November 22, 2017

Where Stories Come From: COVER OF NIGHT (AKA THE SINNER)

(Revised 03/04/2024)

Sometimes, writing can be therapeutic. And AKA The Sinner: Cover Of Night, which serves as the debut of Nathaniel Brigand in Pro Se Productions' Thriller of the Week series, is a great example.

Events and themes were percolating in my head: recent arguments in "support" of white supremacy groups in Charlottesville, a hashtag reacting to a news item about casting Asian actors, and some nostalgia for my "good old days..."

...and then Tommy had proposed a new series of novellas: a "Thriller of the Week" series of Kindle-only novellas based on the old NBC Mystery Movie series...and I had a way to channel some of these issues into my writing.

At this time, the #ExpressiveAsians hashtag popped up on my Twitter feed thanks to two of my friends' efforts. (They know who they are, and I don't need to call them out). When thinking of an entry-point character, I realized that I could write about the impact of racism without falling into the usual tropes by making her a third-generation Japanese-American female. (Of course, I ended up falling into a trap that a fellow writer to lived in Japan once made about limiting my stories to three areas of interest). If I needed background info, I knew many lawyers, and one of my female friends trained as a boxer. Rather than use AKA The Sinner's suggested setting, I used Rogers Park on Chicago's Northside since I knew the area, and I prefer writing fish-out-of-water stories.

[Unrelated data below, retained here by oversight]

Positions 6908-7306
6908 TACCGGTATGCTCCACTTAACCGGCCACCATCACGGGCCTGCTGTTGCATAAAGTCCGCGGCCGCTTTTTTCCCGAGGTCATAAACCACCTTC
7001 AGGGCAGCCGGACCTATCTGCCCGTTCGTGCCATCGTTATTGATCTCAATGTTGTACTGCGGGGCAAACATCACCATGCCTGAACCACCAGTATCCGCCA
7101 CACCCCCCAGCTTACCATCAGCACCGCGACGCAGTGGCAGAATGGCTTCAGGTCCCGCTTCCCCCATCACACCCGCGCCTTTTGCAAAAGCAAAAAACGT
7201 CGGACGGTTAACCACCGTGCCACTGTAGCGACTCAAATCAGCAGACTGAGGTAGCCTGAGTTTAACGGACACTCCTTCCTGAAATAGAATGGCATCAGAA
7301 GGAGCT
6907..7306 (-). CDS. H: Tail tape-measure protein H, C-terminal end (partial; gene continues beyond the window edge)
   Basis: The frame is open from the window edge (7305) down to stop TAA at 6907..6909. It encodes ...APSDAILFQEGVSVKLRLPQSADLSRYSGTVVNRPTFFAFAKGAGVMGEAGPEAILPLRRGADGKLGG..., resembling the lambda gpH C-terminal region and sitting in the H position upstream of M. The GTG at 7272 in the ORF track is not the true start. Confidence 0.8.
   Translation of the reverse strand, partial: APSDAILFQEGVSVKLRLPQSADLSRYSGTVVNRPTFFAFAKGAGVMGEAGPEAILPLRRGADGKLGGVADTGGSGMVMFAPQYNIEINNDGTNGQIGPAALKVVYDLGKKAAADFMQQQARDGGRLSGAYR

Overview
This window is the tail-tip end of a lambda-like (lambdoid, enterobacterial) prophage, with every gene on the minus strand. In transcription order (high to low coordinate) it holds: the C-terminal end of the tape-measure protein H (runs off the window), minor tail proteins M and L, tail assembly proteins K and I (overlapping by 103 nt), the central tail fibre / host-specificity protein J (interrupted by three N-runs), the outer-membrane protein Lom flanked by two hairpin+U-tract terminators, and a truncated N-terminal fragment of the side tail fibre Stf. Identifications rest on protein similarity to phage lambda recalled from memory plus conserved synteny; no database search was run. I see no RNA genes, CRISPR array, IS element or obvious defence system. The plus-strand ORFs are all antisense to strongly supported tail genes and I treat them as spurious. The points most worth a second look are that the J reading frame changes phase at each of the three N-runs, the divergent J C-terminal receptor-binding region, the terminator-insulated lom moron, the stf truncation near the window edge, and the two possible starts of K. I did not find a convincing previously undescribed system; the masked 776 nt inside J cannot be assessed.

Photo by Gordon Dymowski

And if you were to look at my search history for research...hoo, boy. Reading first-person accounts of families dealing with the implications of growing up in American internment camps during World War Two; female heads of white supremacist groups...and I even did fieldwork. One scene took place in the same meeting room where the Chicago Doctor Who Meetup holds its Third Coast Comics meetups. And yes, Terry gave me a strange look....but hey, I do the damn research).

Cover of Night was also a story that went through several changes from the initial outline to the final draft. Unable to formulate a compelling (non-cliche) antagonist, I realized that the "big bad" wasn't a was a woman. One particular scene in chapter five went through several rewrites. And the reason for all this...

I wanted to get it right. Yes, I'm one of many authors who believe that representation matters, and my past writing (especially female characters) has been weak. Or worse, that I've had the "token" woman. Granted, it was a short story with a shorter turnaround time, but I had to back my advocacy with action.

Did I get it right? Probably not. But what matters is that I made the effort. No "just-use-generic-insert-types-here" strategies that other writers have advocated. Writing diverse characters means putting in the effort and making the characters real enough. If I want more than the usual pulp-reading crowd to read my work, I have to make the effort to attract them.

But all in all, AKA The Sinner: Cover of Night should read like a heady mix of Law & Order and Leslie Charteris' The Saint. (And yes, I am planning on checking those books out, why do you ask?) But it's not just a great read (although it's Kindle-only, you can use Amazon's online Kindle reader) at a great's also, in a small way, a huge accomplishment on my part.

And you can find it - with other written works - via my Amazon author page. 

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